If an impact is imminent, it's important to remain calm and assume a survival position: If you have a seat in front of you, cross your hands on the seat back and place your forehead on top of your hands.
If you don't have a seat back facing you, bend forward and hug your knees with your head down. Passengers should also take sharp objects, like pens and keys, out of their pockets — these can stab through skin in an impact.
The 90-second rule
The first 90 seconds after a crash are the most important — if you can stay calm and move out of the plane quickly, your odds of survival are much greater.
Some passengers are in such a state of panic that they can't unbuckle their seat belts: NTSB reports have found that many crash victims are found in their seats with their seat belts still buckled.
"That's why it is important to know what to do, even without the orders," Corbett told WebMD. "Some people sit and wait for orders, and if they don't hear any, then they sit right through the disaster."
One reason so many passengers survived the Asiana crash was their ability to exit the airplane quickly. "If people had dawdled getting off this airplane, that would have put them at increased risk," John Hansman, director of the International Center for Air Transportation, told USAToday.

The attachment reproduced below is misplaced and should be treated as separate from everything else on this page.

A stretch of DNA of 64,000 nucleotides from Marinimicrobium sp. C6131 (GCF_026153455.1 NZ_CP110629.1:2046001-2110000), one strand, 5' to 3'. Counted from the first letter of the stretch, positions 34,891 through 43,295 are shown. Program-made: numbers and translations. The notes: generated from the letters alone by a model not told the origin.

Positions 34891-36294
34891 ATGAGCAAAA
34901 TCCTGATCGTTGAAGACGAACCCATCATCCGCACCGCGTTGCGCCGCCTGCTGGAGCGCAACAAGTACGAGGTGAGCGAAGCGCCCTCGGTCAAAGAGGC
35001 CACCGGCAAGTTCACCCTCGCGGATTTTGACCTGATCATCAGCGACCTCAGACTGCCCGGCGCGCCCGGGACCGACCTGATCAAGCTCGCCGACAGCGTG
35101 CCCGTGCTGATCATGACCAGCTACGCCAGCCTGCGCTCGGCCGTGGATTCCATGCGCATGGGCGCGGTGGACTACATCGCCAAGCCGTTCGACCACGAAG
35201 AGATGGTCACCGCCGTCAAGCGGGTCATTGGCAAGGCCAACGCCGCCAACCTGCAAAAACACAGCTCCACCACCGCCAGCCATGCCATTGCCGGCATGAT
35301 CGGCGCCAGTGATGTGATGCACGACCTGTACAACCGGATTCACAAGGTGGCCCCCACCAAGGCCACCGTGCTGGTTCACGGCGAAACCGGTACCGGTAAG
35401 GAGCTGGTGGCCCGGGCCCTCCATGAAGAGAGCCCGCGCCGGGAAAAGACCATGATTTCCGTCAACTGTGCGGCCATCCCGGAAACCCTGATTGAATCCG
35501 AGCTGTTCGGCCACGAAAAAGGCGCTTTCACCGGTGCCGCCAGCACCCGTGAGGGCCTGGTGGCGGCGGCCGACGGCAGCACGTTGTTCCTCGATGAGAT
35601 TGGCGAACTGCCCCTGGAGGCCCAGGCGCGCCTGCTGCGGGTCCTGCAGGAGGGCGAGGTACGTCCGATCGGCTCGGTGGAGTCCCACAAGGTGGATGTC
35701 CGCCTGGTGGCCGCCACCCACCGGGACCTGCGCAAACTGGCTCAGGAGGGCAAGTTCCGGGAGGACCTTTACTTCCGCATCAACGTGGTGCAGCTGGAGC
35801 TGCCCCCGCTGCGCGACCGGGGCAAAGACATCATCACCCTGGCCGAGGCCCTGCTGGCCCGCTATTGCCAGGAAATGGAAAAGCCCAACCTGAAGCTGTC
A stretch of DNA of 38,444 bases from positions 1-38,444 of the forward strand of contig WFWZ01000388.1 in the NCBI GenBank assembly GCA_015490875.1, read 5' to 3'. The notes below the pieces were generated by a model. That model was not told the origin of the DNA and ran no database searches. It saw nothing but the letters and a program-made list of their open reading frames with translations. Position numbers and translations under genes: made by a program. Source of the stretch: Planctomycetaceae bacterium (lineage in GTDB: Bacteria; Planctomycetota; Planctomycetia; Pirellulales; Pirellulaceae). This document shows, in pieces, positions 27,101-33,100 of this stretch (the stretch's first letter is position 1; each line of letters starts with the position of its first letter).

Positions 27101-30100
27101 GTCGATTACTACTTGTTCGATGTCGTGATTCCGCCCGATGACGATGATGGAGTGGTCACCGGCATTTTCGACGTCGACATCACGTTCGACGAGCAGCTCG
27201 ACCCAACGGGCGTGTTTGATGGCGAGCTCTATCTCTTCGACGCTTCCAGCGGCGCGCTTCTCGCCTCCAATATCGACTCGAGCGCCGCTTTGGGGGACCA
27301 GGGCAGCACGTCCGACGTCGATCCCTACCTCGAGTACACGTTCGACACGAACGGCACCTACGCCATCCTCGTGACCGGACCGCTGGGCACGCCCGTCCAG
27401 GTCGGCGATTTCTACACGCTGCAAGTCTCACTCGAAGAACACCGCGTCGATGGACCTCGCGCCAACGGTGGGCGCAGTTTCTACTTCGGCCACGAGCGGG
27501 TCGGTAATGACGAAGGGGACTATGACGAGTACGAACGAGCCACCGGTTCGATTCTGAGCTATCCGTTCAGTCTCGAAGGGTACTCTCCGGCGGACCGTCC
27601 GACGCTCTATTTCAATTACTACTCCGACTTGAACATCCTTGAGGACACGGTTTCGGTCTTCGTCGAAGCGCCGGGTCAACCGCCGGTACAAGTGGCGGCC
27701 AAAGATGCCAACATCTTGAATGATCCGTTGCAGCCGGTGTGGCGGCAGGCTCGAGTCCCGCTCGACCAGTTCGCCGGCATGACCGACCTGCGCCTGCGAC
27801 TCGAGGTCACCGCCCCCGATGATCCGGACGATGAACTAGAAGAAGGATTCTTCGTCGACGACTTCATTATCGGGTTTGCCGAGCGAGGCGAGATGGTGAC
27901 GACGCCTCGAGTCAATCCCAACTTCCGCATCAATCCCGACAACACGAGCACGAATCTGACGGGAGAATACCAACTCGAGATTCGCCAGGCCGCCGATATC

Gathering luggage and other personal belongings can be a fatal mistake. "You might get stuck on that plane with your luggage," Corbett told WebMD.
As safe as an escalator
One thing safety experts are quick to emphasize is the remarkable safety record of commercial airlines.
Only one in 1.2 million flights ends up in an accident, according to NTSB statistics. Vast improvements in safety training, in nonflammable aircraft materials and in firefighting equipment have made flying much safer than driving.
"Riding on a commercial airplane has got about the same amount of risk as riding on an escalator," Hansman told ABC News.
"Flying the friendly skies is, I believe, the safest mode of travel," Corbett told WebMD. "That doesn't mean we should take it lightly and that we shouldn't be prepared. Don't let it scare you. Just have a plan."
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